'Donations' of rubbish is a problem which affects many charity stores in Te Awamutu - and volunteers are stumped as to why they should have to deal with it.

Dianne Gray owns Nellie's Bazaar in the George Street shopping complex, the volunteer-run op shop that helps fund TA Care.

For the last 10 years Dianne and her volunteers have been rescuing stray animals, mostly cats and kittens, fostering them and selling them.

The op shop subsidises the costs so people can adopt them at a reasonable cost.

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Dianne Gray is stumped as to why she should have to dispose of household waste dumped on a council driveway at the back of her charitable shop. Photo / Dean Taylor
Dianne Gray is stumped as to why she should have to dispose of household waste dumped on a council driveway at the back of her charitable shop. Photo / Dean Taylor

Like the other charity stores, Dianne often arrives to find 'donations' left at the back door off the service lane.

She has to pay for a skip bin as many of the 'donations' go straight into it for disposal — an added cost for the charity.

But the latest dumping was beyond a few items that weren't suitable for on-selling — large bags of household rubbish left on the driveway at the back of the store.

That was about three weeks ago and Dianne has been trying to get Waipā District Council to assist with their removal ever since.

She reported the dumping and a staff member attended and after a quick search had found paperwork identifying the culprit.

Dianne Gray, the founding member of animal rescue charity TA Care. Photo / Bethany Rolston
Dianne Gray, the founding member of animal rescue charity TA Care. Photo / Bethany Rolston

Dianne thought the staff member would deal with the problem, but nothing happened.

She did a bit more hunting herself and found more evidence, including a cell phone number, which she passed on to council.

Again she thought council staff would take action, but that wasn't the case.

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Dianne says the rubbish started to smell, there was vermin and she was concerned about health and safety for her volunteers and for her neighbouring businesses — two food outlets.

Dianne is the owner of Nellie's Bazaar in The Warehouse Complex, George St. Photo / Dean Taylor
Dianne is the owner of Nellie's Bazaar in The Warehouse Complex, George St. Photo / Dean Taylor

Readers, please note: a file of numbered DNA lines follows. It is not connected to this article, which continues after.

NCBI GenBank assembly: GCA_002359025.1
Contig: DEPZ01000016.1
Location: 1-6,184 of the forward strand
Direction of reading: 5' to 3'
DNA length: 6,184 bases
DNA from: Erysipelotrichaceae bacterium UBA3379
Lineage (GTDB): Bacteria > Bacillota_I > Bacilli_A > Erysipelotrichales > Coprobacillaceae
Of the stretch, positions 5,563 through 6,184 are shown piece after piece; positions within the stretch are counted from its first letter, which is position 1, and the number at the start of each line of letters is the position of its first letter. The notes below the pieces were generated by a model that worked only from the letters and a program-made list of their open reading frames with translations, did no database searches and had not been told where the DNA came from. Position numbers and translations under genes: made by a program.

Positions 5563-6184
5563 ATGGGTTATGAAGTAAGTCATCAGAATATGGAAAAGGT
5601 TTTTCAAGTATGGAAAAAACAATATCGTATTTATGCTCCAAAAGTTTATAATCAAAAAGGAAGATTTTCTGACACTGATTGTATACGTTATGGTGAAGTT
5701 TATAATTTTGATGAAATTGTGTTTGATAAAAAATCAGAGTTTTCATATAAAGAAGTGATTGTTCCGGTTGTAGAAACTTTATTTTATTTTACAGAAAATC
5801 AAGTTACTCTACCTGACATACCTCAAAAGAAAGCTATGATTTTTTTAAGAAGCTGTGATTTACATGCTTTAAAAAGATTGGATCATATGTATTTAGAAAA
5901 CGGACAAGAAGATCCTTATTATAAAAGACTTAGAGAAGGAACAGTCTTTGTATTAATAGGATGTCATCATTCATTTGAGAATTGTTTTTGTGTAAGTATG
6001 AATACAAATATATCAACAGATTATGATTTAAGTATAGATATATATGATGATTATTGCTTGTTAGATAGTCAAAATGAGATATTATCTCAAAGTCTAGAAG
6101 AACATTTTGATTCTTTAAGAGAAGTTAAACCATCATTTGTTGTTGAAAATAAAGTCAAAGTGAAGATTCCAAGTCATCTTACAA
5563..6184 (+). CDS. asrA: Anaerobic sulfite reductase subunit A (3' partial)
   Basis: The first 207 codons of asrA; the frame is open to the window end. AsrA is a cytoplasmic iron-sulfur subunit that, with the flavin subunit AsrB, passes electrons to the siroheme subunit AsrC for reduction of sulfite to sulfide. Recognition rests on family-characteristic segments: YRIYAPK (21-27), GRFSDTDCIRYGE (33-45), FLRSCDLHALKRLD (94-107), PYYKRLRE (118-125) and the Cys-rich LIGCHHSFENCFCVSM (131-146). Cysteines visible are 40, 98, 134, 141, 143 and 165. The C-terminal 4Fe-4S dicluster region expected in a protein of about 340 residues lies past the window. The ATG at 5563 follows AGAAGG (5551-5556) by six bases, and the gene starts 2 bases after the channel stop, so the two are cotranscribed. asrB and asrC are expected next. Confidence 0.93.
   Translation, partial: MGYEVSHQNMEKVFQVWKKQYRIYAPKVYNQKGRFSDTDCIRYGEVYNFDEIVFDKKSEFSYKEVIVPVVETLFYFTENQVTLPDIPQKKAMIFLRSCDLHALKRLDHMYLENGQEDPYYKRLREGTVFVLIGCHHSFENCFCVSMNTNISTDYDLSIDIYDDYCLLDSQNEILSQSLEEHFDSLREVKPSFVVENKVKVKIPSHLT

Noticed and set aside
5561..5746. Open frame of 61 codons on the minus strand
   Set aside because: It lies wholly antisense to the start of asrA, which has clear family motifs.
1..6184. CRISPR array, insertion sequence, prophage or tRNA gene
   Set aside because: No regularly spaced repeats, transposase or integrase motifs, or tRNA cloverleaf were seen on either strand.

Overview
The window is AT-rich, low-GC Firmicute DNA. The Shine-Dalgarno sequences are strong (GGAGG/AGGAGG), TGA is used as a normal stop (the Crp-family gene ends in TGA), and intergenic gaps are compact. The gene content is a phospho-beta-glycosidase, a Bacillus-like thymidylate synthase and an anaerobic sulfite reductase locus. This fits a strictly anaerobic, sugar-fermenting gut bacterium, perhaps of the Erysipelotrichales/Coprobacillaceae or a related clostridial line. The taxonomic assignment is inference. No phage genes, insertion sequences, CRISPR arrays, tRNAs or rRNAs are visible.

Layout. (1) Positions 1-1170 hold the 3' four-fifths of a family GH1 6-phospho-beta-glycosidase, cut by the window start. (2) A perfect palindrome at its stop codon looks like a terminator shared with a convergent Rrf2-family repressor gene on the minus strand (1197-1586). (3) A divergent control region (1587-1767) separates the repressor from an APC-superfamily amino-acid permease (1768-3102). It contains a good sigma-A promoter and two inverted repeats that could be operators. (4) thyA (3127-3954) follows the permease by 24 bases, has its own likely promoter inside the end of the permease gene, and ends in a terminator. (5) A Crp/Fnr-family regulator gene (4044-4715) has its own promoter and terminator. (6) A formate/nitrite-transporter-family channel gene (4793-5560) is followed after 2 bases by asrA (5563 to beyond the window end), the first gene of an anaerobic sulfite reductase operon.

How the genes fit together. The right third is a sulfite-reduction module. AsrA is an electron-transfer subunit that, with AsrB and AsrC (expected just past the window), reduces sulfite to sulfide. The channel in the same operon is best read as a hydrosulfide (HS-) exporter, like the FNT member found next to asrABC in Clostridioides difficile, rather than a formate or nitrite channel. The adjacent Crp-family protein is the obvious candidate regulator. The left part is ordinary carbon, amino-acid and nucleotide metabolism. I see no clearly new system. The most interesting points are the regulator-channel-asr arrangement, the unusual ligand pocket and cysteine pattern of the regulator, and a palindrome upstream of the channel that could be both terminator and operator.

But the news she got from council staff wasn't what she wanted.

"I was told dumping rubbish on the road verge was illegal — but this wasn't a road verge, so it wasn't their issue," Dianne says.

"Plus I was told I encouraged dumping because I have a bin at the back of my shop and I should look at my practices."

Dianne says her view is the rubbish is dumped on council land, so they should deal with it.

She says her bin is already full, so she doesn't have the ability to put it in there for removal, plus that would be an added cost for the charitable business.

"It already costs $2000 per year to get rid of rubbish people leave here," Dianne says.

"I'm not paying to get rid of someone else's rubbish and we can't take it back to the address it came from, because that would be illegal dumping."

She has tried various means to combat the problem, to no avail.

"I've installed security cameras three times," she says. "They just get stolen."

Dianne feels frustrated and let down by council.

"We work with council to rescue and look after animals that they cannot or will not care for," Dianne says.

"I feel like there is no attempt from council to look after TA Care despite the valuable community service we provide."

Council compliance manager Karl Tutty said the council was sympathetic but noted this kind of dumping was common around shops in the area.

But the rubbish is being dumped on private land at the back of the store and not on council land. This had been explained, he says.

"It sounds harsh, but all businesses including charity stores have to take responsibility for rubbish and take steps to deter it," he says.

"We simply don't have the resources to collect rubbish found on private property, next to a full skip bin. That is the responsibility of all stores and unfortunately, that includes charity stores.

"If you walk down this service lane there are bins and skips that are easily accessible, open and sometimes overflowing. This attracts more refuse and to suggests that it is council's responsibility is a bit unfair."

He rejected the suggestion council had done nothing.

He says council's role was enforcement against the dumpers, and staff had twice followed up with a phone number and addresses found in the rubbish.

Staff had also dealt with other businesses in the area not managing their skips appropriately.

"Even if we located the people whose names are found in the rubbish, it's a big step to then prove they dumped it, but if we do we fine people when we can," Karl says.

"We simply don't have the powers to make people tidy up though."

He says if the shop was concerned about vermin, they need to remove the rubbish for the sake of other nearby stores. That responsibility rests with the owner or occupier of the land.

"Staff have advised Dianne to take steps to deter this kind of behaviour," he says.

"Part of that is ensuring there's no mess left behind her building and that her skip bin is locked. This should also be a bigger conversation with other businesses and the landlord. We understand there's a cost to security cameras and we're sympathetic.

"But ratepayers can't be expected to step in and sort this it out over and over."